Nobody notices as the first steer is led quietly into the killing box. There is no struggling and no lowing.
The first sound is the sudden pneumatic whoosh of a stunning device, then a clunk as the side of the box opens and the Brahman beast falls unconscious to the floor.
In one smooth, “halal” sweep of the knife, an abattoir worker all-but decapitates him. As his life-blood gushes into a drain and his head and hoofs are removed, this fine, 450-kilogram creature, the pride of northern Australia, is turned in a few moments from animal to carcass.
By the time he leaves 20 minutes later on the backs of strong young men, he is meat.
This is the Agrisatwa abattoir in Legok, an outer suburb of Jakarta, the capital of Indonesia — a country which most Australians consider to be a special kind of hell for cattle.
But changes made to abattoirs in the wake of the shocking animal welfare revelations last year have, according to Australian meat exporters, made many of them into state-of-the-art institutions.
The workers here extol the system — it's quicker and quieter and the number of worker injuries has fallen as they no longer need to wrestle big Australian cattle to the ground.
But while slaughter practices have been surprisingly swift to change, the live-cattle scare is still sending shockwaves through the Indonesian market for beef.
Shortly after Australia suspended exports last year, the Indonesian government imposed strict quotas on imports.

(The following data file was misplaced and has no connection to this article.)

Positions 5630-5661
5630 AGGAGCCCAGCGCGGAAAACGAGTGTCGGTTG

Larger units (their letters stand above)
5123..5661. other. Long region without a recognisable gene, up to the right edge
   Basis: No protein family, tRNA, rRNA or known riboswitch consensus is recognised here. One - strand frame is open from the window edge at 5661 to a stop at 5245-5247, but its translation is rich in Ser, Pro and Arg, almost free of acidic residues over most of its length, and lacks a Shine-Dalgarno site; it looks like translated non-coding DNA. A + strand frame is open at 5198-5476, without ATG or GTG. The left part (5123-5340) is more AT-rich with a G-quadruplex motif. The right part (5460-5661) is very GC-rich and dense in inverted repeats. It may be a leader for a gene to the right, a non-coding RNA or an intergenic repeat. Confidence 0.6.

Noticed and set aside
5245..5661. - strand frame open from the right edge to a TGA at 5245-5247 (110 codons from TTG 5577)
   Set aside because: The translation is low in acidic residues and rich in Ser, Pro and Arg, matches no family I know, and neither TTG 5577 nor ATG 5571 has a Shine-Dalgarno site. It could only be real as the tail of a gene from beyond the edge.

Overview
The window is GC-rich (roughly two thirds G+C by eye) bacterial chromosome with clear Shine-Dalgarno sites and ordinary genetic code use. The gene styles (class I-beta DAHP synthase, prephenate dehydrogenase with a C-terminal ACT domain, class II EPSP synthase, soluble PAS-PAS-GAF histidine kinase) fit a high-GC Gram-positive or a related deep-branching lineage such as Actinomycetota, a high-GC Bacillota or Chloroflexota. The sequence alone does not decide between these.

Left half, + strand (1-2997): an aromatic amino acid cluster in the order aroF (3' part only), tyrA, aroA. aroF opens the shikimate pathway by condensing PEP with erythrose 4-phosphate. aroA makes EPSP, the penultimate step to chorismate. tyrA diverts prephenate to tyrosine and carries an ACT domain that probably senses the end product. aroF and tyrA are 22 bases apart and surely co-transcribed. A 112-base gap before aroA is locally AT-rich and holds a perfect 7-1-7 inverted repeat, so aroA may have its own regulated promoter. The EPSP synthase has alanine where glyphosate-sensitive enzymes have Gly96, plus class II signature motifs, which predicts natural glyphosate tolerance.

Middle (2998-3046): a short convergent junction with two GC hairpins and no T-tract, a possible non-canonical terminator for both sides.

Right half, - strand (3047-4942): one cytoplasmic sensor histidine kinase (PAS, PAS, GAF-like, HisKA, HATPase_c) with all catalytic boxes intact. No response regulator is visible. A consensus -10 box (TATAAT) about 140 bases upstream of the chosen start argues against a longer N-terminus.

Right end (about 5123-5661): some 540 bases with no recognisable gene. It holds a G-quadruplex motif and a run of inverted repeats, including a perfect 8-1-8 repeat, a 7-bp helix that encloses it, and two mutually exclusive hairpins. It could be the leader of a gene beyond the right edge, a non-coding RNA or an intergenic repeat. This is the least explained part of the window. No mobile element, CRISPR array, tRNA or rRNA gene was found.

In the lead-up to Lebaran - also known as Eid al-Fitr, the feasting that accompanies the end of Ramadan next week - the feedlots which supply the abattoirs are only half full, even as demand is skyrocketing. The price of beef at the local “wet markets” has jumped by 50 per cent or more, and shortages are appearing.
“Of course it's difficult,” says Riswani, an “ibu-rumah”, or housewife, shopping at the Pasar Modern market in Bumi Serpong Darmai, an outer suburb of the capital.
Here shoppers browse unrefrigerated aisles of Australian beef which, just six hours earlier walked independently to its doom. Some cuts sell for 98,000 rupiah, or $10.50, a kilo. Even the offal, usually the cheapest cut, has tripled in price recently.
Ibu Roswani will buy it anyway.
“Harus! Harus! (We must!),” she says. “It's compulsory to have beef rending and beef curry, that is the Indonesian way … in Lebaran days we buy more beef, three to four kilograms, because there is more family coming.”
It's hard to disentangle the price rise from the seasonal increase which Ibu Riswani sees every year at Lebaran. But industry figures insist the price will stay high after the holiday because there is simply not enough cattle available for slaughter.
“We are 40 per cent short,” says Gunadi, a manager for meat company Agro Giri Perkasa, as he oversees his business at the Karawaci abattoir in suburban Tangerang.
By next year's holiday, a year away, he says only by God's will, “Inshallah”, will there be sufficient supply.
Indonesian Agriculture Minister Suswono introduced the strict quotas last year to achieve Indonesia's long-held ambition of being self-sufficient in beef by 2014. He does not say it, but many believe he was spurred on by the offence caused when his Australian counterpart, Joe Ludwig, stopped the live trade without notice in July last year.